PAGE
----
Updated 08/01/2012 07:07 PM
Military gets variety of help from man's best friend
Earlier this summer, Fort Drum's 91st Military Police Company returned home from a deployment to Afghanistan. Coming home with them, the four legged friends who help them keep everyone safe. Dogs play an important role in military missions overseas. Our Brian Dwyer has more on what the working dogs do and also introduces us to one dog that helps soldiers here at home.
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FORT DRUM, N.Y. -- Stranded vehicles, unknown visitors, bomb, drugs and more. Just some of the stuff the 91st Military Police Company on Fort Drum gets help with from man's best friend.
"We're keeping soldiers out of harm's way," Detector Dog Handler SSGT Timothy Roye said. "The dogs are doing their job and we're making sure the guys get home alright and safe."
The dogs are almost a perfect compliment, doing what soldiers cannot do.
"The human eye and nose can only do so much," Roye said. "A dog, their senses, their whole system is hundreds times better than you can smell."
And just like a soldier, before a dog gets overseas, he or she has to train. Obstacle courses teach terrain. Detection methods of things like bombs and drugs, do as well. But the biggest part is just gaining that trust. Trust that keeps soldiers safe and the dogs safe as well.
"The repertoire building," Patrol Dog Handler Sgt. Kyle Bloss said. "Take them out to the yard and just play with them and love on them. Build that bond."
And from the dogs that help the soldiers on the battlefield, to the one that helps them off of it. You're about to meet Arnold, one of the most popular fellahs walking around this whole post.
"Arnold is an eight-year-old, 200 pound English Mastiff," Jon Fishman, the Army Substance Abuse Center Supervisor for Prevention and Education said.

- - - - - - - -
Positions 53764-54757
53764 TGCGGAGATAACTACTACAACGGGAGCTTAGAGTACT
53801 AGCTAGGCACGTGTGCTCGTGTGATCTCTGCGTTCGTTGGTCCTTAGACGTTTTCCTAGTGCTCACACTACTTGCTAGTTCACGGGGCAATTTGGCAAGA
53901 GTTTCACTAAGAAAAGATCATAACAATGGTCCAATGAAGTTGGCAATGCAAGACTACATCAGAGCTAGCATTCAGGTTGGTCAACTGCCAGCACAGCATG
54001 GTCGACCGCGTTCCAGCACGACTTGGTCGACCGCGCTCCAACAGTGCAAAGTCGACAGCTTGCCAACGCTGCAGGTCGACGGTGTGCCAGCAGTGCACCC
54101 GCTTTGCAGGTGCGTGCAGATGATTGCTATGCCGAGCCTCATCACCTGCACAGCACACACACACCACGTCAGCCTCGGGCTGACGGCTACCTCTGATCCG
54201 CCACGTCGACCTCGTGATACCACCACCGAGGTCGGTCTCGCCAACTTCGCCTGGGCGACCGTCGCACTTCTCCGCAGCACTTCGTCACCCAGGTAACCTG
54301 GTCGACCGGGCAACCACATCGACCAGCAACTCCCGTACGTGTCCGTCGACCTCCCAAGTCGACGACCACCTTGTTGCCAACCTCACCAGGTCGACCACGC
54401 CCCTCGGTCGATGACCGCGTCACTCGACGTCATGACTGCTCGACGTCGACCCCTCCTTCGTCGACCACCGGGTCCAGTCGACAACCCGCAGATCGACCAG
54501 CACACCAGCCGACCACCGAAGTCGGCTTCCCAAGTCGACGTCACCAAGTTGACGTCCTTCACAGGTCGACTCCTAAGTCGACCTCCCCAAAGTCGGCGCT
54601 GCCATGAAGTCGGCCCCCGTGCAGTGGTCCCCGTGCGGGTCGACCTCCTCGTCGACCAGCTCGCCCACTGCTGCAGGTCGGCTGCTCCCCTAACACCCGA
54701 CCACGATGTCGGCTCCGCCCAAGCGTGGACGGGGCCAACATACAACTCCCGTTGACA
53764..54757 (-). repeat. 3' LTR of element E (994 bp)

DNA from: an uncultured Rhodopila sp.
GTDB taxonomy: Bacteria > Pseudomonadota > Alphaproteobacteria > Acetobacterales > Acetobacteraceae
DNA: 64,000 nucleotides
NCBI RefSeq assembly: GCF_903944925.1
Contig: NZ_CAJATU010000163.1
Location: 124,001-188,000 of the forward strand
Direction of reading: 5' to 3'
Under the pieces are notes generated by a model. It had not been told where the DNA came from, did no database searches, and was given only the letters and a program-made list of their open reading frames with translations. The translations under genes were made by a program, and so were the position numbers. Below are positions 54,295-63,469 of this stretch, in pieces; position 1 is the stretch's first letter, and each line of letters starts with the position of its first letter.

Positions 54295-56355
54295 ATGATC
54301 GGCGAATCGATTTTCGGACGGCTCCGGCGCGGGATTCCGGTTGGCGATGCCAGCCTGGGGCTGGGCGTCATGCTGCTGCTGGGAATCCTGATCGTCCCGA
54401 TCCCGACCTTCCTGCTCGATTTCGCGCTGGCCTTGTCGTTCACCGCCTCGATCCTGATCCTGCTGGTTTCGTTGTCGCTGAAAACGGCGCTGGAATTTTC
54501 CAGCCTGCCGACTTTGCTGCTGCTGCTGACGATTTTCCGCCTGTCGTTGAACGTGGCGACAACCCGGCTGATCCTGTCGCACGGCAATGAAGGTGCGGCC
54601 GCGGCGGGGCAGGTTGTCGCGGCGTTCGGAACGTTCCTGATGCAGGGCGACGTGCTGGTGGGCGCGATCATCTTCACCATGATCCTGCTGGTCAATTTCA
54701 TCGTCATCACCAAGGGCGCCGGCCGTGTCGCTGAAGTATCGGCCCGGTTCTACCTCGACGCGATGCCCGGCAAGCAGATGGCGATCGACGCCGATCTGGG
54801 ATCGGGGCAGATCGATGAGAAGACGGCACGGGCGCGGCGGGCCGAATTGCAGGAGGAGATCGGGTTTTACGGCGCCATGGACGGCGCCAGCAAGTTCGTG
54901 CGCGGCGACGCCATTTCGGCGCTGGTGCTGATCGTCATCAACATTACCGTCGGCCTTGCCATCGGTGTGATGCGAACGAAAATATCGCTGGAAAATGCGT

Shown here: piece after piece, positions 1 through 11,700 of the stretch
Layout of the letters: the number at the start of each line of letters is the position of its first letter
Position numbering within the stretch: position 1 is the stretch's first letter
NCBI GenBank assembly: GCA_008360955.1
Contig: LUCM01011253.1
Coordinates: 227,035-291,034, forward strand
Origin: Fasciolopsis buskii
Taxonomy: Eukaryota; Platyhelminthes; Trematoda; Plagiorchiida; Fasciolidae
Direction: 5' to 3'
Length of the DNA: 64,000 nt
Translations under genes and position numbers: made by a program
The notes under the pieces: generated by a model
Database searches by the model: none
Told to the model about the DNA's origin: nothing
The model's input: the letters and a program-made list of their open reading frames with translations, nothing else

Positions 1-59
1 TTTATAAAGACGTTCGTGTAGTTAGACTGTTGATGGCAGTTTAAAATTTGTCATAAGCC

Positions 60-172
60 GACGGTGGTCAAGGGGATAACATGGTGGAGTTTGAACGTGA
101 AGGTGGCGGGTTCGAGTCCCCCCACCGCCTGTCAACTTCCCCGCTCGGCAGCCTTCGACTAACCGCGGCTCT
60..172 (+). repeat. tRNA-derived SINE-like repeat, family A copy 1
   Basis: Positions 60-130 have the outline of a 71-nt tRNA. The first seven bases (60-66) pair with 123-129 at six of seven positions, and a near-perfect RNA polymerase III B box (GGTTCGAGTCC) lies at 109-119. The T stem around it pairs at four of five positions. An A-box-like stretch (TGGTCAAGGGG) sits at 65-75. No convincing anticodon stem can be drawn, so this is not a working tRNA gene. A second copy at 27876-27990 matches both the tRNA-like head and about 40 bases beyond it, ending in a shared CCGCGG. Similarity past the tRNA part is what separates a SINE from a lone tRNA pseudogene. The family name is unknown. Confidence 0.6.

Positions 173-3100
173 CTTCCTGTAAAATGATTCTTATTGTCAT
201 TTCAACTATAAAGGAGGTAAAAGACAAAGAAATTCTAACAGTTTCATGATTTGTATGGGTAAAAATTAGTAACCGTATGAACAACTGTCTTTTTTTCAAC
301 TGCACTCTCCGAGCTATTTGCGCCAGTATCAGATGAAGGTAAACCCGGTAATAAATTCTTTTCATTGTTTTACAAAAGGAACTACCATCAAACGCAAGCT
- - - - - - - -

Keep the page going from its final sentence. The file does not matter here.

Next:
Arnold spends his days at the Substance Abuse Center with soldiers going through any number of issues. Issues that many just don't like to talk about. But Arnold, who is described as the friendliest thing alive on Fort Drum, has an ability to help people open up.
"They may not want to talk to me, particularly, about maybe a drug or alcohol problem or problems that they have, but they'll come and sit with Arnold," Fishman said. "In the course of sitting and petting Arnold, it'll loosen them up to go ahead and talk a bit."
It's that first step that can often get a soldier on the right path and Arnold continues to be a friend through the entire process.
"The joy he brings to people," Fishman added. "He lights face up. They're just happy to see him. Even if you're not having a good day, for a moment you're taken out of your troubles."
Two very different styles, one very similar successful mission.
Arnold was two-years-old when he was brought in to the Fishman family as a rescue. He's been coming to Drum almost daily for about a year now.